Unless you’ve been asleep since Sunday, you’ve probably heard that the Houston Texans have lost their starting quarterback for the season.
The Texans say that they’re still waiting for some other opinions to come back before declaring Matt Schaub out for the year. ESPN’s Adam Schefter reports that it’s a done deal and Schaub won’t see the field for the remainder of the year. A lot of the Texans’ players have come out in support of Matt Leinart after hearing the news…but what would you expect them to say. These are biased opinions and I wanted an opinion of a player that has seen Matt Leinart perform in this offense. Enter former Texans’ wide receiver Dorin Dickerson.
Dorin was gracious enough to allow me a phone interview on the differences of the two Houston Texans’ quarterbacks. He also threw in a couple interesting tidbits about former college teammates, Jonathan Baldwin and Tyler Palko who will start on Monday night in place of the injured Matt Cassel.
Dorin was drafted by the Houston Texans in the 7th round of the 2010 NFL draft and released by the team at the end of the preseason this year. He’s cut in the mold of an H-Back but the Texans transitioned him into a wide receiver. After spending some time with the Pittsburgh Steelers he rested an injured hand and is now back to 100% healthy. While with the Texans, Dickerson wrote a weekly blog for RotoExperts’ TheXLog.com. The following is excerpts from the phone interview we conducted on Tuesday, November 15th.
Jayson Braddock: You were with the Texans when Matt Leinart came over in 2010 and stayed with them through preseason of 2011. How did Leinart progress in that time?
- Dorin Dickerson: Well, as you know we didn’t get a lot of work over the summer due to the lockout and after we were able to start practicing he had to remain out for a little while longer due to resigning with the team. In the time I was there you definitely could tell a little change. He progressed. All of the coaches love him, the players too.
JB: You’ve taken reps from Matt Schaub and Matt Leinart. How big is the falloff and some of the issues they’ll face with Leinart?
- DD: A lot closer than what people think. They’re the same style just different hands. That’s going to be the biggest issue. It’s hard to adjust to a lefty. A lot harder to catch his ball, the way the ball spins and tails off. They’ll also have to flip the way they run bootlegs. It was the same way for me catching my former teammate, Tyler Palko’s ball. But, they have one of the best receivers in the game in Dre and he’ll adjust.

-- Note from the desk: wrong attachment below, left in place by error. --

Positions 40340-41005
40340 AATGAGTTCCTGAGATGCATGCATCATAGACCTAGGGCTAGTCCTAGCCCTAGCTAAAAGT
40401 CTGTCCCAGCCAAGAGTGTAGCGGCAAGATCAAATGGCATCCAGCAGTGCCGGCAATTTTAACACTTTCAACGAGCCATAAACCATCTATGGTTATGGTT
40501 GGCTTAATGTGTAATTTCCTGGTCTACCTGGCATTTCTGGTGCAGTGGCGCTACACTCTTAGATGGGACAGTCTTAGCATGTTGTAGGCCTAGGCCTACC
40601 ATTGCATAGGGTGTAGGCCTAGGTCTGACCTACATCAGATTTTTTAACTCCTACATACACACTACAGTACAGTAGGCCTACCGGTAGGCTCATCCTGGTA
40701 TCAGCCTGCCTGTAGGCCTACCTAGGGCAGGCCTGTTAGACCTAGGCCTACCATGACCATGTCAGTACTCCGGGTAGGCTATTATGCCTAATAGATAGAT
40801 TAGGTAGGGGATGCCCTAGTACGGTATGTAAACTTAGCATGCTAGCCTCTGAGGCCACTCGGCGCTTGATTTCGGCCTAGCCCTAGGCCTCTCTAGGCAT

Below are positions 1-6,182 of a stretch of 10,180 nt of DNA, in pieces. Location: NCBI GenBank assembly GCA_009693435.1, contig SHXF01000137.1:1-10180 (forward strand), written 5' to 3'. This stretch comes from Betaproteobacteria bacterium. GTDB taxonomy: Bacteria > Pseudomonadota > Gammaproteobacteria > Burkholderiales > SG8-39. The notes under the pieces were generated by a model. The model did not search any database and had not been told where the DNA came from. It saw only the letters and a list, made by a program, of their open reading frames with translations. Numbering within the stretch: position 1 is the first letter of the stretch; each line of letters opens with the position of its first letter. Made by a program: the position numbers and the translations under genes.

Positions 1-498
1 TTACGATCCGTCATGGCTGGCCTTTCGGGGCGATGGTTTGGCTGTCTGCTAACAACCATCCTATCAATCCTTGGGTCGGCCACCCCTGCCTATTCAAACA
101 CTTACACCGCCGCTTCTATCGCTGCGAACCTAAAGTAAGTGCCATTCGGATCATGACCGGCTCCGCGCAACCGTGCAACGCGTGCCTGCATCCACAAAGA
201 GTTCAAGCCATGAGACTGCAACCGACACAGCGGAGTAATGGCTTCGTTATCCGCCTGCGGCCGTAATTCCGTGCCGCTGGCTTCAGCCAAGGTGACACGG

JB: Speaking of Tyler, he’ll get the start on Monday Night football against the New England Patriots and he’ll have another one of your friends and former teammates, Jonathan Baldwin to throw to. Has the thought of being back out there with them cross your mind?
- DD: Man, I’ve been itching so bad to get back out there with Tyler and Baldwin. They’re excited and I’m excited for them. What a lot of people don’t realize is that Steve Breaston was a star high school stud in Pittsburgh. Tyler hooked up with Breaston on three touchdown passes in a Pittsburgh high school all-star game. They were the show. I wish I could show you some of the old film of them. He has instant chemistry with Baldwin and Breaston.
JB: Getting back to Leinart, what limitations do you see him having in this Texans’ offense that Schaub didn’t?
- DD: Just experience in the offense. He’s only been there a little over a year now. I haven’t been around him for months but when I was there he still hadn’t fully grasped the offense. It’s not a knock on him, it’s just that Schaub’s had five years in the offense and Leinart has only had about a year.
JB: With those limitations in mind, what do you see Matt Leinart’s record being over the last six games of the season? They’ll face the Jaguars, Falcons, Bengals, Panthers, Colts, and Titans.
- DD: Probably 3-3. The Jags could surprise him in that first game as he gets his legs under him. The Falcons and Bengals are both playing well and the Titans are a rival. Really it’s the mental side of the game for Leinart. I think he’ll get it. In my heart I think he can lead the Texans deep in the playoffs.